Protest over parking charges announced at Queen Elizabeth Hospital in King’s Lynn

The Queen Elizabeth Hospital, in King's Lynn. Photo: QEH

The Queen Elizabeth Hospital, in King's Lynn. Photo: QEH - Credit: QEH

A major hospital is under fire as staff are set to protest an increase in proposed parking charges a trade union has announced.

Unison, which represents the majority of staff at the Queen Elizabeth Hospital (QEH) in King's Lynn, has announced it will hold a rally outside the hospital's monthly board meeting on Tuesday, despite fellow union Unite cancelling its own protest.

It hopes to call a halt to what it claims to be controversial parking charges which could see costs double for some staff over the next few years.

Unison's regional organiser Peter Passingham said: 'The trust's annual report showed that in 2016/17 it made more than £1m profit from parking charges.

'This should be more than enough to fund any improvements or additional spaces that are required.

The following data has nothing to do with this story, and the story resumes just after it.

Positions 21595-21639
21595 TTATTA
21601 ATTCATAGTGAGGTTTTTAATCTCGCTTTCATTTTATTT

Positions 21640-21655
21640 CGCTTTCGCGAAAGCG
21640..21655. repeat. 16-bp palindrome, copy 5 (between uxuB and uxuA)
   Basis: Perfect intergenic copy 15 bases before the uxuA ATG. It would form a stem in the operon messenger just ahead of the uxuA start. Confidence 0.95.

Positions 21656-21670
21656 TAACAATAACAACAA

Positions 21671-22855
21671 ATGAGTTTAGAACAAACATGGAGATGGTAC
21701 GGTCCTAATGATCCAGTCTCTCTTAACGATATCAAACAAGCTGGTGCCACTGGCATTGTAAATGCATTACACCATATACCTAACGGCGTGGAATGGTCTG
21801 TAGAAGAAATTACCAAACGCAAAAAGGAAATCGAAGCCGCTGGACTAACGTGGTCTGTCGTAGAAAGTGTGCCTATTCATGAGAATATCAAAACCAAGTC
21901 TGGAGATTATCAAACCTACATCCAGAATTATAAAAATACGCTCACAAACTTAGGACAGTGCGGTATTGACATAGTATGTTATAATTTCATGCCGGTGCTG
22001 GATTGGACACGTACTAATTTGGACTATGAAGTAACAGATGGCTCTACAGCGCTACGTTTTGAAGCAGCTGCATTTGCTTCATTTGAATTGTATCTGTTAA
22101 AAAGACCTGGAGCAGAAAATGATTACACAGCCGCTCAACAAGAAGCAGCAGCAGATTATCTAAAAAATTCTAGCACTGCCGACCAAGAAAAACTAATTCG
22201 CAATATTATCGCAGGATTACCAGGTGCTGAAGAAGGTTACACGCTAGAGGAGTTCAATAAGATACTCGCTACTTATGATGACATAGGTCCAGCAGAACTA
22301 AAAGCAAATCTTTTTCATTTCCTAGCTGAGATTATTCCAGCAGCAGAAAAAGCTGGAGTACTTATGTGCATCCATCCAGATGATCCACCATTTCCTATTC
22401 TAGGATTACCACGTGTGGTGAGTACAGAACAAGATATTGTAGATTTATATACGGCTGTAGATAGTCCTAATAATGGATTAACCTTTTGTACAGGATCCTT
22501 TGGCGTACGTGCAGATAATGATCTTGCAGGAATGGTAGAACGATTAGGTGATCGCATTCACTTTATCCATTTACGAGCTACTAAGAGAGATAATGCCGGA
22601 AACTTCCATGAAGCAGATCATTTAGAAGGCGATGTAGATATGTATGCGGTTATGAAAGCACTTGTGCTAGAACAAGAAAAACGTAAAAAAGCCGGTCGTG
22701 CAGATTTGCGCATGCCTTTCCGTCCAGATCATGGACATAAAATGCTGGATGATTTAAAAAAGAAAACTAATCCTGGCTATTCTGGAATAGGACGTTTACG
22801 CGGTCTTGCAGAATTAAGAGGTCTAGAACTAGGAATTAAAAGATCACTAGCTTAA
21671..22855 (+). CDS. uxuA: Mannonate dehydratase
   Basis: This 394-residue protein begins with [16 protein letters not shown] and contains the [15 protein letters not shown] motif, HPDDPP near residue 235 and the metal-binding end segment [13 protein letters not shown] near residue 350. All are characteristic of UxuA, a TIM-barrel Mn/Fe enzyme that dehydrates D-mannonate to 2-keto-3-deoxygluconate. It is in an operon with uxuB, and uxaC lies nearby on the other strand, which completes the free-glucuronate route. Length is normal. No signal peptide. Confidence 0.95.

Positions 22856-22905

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'We believe the trust's intention is to use the parking charges to cover its shortfall in income caused by the government's underfunding of the NHS.'

More than 1,400 staff have signed a petition calling on the trust not to further increase parking charges after they received a rise for this first time since 2012 this year.

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However, a spokesman from the QEH insisted that no decisions have yet been made about future parking charges.

He said: 'We are still in conversation for future years and we are seeking to introduce a fair and equitable car parking system for staff and we are continuing to have discussions about future annual increases.'

Unison claim a 30pc increase in parking charges will give the trust an additional income of £400,000 each year.

Mr Passingham added: 'NHS treatment is supposed to be free to the paint of need but patients and staff are being charged a parking tax to pay for treatments.

'Norfolk is a rural area and many staff, patients and visitors have no option but to drive to the hospital and they will feel the financial impact of these increases.

'Staff have made it clear they are angry with the trust about these proposals.'

The protest hopes to urge the board to reconsider future increases at the next meeting on Tuesday May 29, however parking charges are not currently on the agenda for discussion at this meeting.

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